Chicago, the city of second chances

Would you give a job to an ex-convict? I might, but it really depends on the crime. If he had stolen a six-packFelske
of beer, I’d probably hire him, but only after I got a lock for my refrigerator. (I wouldn’t want him to get hold of my wife’s Heinekens.) If he had done something terrible, like molest a child, the only job I’d be willing to give him is a nose job. (No, it wouldn’t be an improvement.)

The city of Chicago is more forgiving than I could ever be. More considerate. More understanding. More stupid.

When he applied for a part-time job as a truck driver for the city of Chicago, Jerome Felske admitted he had a criminal past.

He acknowledged having six criminal convictions — one burglary and five thefts.

He got the job anyway.

At the time, three years ago, City Hall had an unwritten policy
against hiring ex-cons. But Felske had clout: He was helping register
voters for the Hispanic Democratic Organization, then a powerful
patronage army delivering votes for Mayor Daley.

Felske soon worked up to a full-time trucking job with the Department of Streets and Sanitation. [Link]

One burglary and five thefts. On his resumé, did he list them under "work experience"? Or did he put them under "hobbies and interests"?

Then, last January, he was fired. It wasn’t because he’d been a thief.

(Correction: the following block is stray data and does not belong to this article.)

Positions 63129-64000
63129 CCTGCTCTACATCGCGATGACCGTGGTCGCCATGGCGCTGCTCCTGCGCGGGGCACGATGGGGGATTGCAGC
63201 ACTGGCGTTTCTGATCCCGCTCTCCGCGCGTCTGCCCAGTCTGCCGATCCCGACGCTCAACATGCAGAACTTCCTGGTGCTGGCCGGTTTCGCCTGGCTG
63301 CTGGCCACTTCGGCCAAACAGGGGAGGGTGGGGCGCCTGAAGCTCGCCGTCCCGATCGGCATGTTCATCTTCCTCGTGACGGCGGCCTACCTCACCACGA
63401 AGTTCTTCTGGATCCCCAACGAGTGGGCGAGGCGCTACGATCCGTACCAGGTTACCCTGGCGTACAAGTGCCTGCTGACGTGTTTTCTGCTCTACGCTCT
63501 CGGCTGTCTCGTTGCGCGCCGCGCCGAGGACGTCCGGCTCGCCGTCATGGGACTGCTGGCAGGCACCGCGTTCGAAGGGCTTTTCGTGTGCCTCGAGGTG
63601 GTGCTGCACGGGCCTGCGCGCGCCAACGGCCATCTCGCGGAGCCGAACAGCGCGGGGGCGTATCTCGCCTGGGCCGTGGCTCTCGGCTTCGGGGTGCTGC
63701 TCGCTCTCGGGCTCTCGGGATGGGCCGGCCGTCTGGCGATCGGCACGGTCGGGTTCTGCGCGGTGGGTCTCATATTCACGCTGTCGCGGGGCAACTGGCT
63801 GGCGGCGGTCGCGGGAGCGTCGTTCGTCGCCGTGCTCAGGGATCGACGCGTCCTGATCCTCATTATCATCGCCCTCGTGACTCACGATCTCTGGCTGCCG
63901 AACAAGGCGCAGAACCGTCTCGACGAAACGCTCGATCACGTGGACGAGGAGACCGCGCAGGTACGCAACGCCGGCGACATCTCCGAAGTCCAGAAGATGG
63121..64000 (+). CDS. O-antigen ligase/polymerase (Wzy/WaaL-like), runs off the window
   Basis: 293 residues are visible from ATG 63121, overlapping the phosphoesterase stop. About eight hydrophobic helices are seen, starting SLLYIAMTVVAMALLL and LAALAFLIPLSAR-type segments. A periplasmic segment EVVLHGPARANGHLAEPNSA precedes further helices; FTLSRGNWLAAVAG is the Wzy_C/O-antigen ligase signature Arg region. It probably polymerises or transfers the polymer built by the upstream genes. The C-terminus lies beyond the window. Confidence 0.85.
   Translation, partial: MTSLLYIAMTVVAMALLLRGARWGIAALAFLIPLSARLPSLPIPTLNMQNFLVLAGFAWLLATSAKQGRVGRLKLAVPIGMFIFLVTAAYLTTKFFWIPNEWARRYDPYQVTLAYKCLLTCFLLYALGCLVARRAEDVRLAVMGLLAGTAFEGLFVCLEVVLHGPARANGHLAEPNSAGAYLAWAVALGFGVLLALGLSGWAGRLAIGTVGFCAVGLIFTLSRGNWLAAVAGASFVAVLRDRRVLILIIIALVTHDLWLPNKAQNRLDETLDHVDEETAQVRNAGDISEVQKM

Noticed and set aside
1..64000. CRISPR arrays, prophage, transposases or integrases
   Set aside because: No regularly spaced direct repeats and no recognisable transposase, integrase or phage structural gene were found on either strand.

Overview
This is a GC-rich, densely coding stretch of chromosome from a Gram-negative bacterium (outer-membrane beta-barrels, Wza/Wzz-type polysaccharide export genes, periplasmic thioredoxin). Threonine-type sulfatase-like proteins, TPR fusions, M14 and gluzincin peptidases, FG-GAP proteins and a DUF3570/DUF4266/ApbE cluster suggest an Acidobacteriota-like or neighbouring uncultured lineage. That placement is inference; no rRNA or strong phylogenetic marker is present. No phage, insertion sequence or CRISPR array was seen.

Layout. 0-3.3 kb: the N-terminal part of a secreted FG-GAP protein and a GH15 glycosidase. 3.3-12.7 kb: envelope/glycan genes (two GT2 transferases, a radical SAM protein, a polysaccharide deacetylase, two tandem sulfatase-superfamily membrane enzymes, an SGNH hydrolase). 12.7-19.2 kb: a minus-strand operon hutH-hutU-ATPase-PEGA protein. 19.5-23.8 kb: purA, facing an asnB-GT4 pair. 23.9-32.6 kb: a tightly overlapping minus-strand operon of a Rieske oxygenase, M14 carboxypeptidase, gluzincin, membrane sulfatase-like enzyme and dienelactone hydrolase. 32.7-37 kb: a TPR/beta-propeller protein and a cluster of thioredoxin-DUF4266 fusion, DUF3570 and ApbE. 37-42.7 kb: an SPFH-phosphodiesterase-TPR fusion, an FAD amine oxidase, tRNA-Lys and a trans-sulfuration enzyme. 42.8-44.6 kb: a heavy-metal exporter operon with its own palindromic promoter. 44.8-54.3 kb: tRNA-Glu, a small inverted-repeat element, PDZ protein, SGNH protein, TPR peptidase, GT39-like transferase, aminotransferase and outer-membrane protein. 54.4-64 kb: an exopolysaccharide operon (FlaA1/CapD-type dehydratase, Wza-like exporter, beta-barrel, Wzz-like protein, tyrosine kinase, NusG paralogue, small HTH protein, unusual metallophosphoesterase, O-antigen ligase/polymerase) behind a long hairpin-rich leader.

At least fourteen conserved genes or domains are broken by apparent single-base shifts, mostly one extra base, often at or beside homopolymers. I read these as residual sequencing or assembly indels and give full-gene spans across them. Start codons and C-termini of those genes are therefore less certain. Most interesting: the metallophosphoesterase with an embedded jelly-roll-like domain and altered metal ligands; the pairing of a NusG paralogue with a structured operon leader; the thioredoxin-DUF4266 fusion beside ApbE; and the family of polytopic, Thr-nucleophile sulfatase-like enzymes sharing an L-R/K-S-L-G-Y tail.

It was because the city inspector general found Felske had been more of
a thief than he’d admitted on his job application: Felske had been
convicted 22 times going back to the 1960s, not just the six
convictions he owned up to. City officials called it "fraud." [Link]

Twenty-two times! With that kind of experience, why did the city let him go?

It was a mistake, of course. And they soon realized it.

But two months ago fortune again smiled on Felske: He got his job back.

Firing was too harsh a punishment, the city’s Human Resources Board
ruled, finding that the city’s lawyers couldn’t prove Felske
intentionally left out the other 16 criminal convictions.

Felske, 64, didn’t lie about his past, his lawyer, Joseph Spingola,
successfully argued; he just didn’t remember every last crime.

"I challenge anybody that is here today to try to recall their
grocery list from only two weeks ago," Spingola, a former chairman of
the city’s Zoning Board of Appeals under Daley, told the board.
"Essentially, he is being punished here for not having the best memory
of anybody around.” [Link]

I don’t remember my grocery list from two weeks ago either. Do you think I could use that as an excuse for not remembering my anniversary?

Are we really expected to believe that he forgot 16 of his 22 convictions? And if he has such a faulty memory, do we really want him driving a city truck?

Defense attorney: "Mr. Felske, please tell the court why you went through the red light and caused the accident."

Felske: "Uh … well … I forgot what ‘red’ means."

If you enjoyed this piece, you'll love Melvin's novel Bala Takes the Plunge, available in North America through Amazon.com and McNallyRobinson.com You can also find it at major bookstores in India and Sri Lanka or online at FlipKart, IndiaPlaza, FriendsofBooks or other sites. A number of readers have written reviews of the novel. An excerpt of the novel can be read here.

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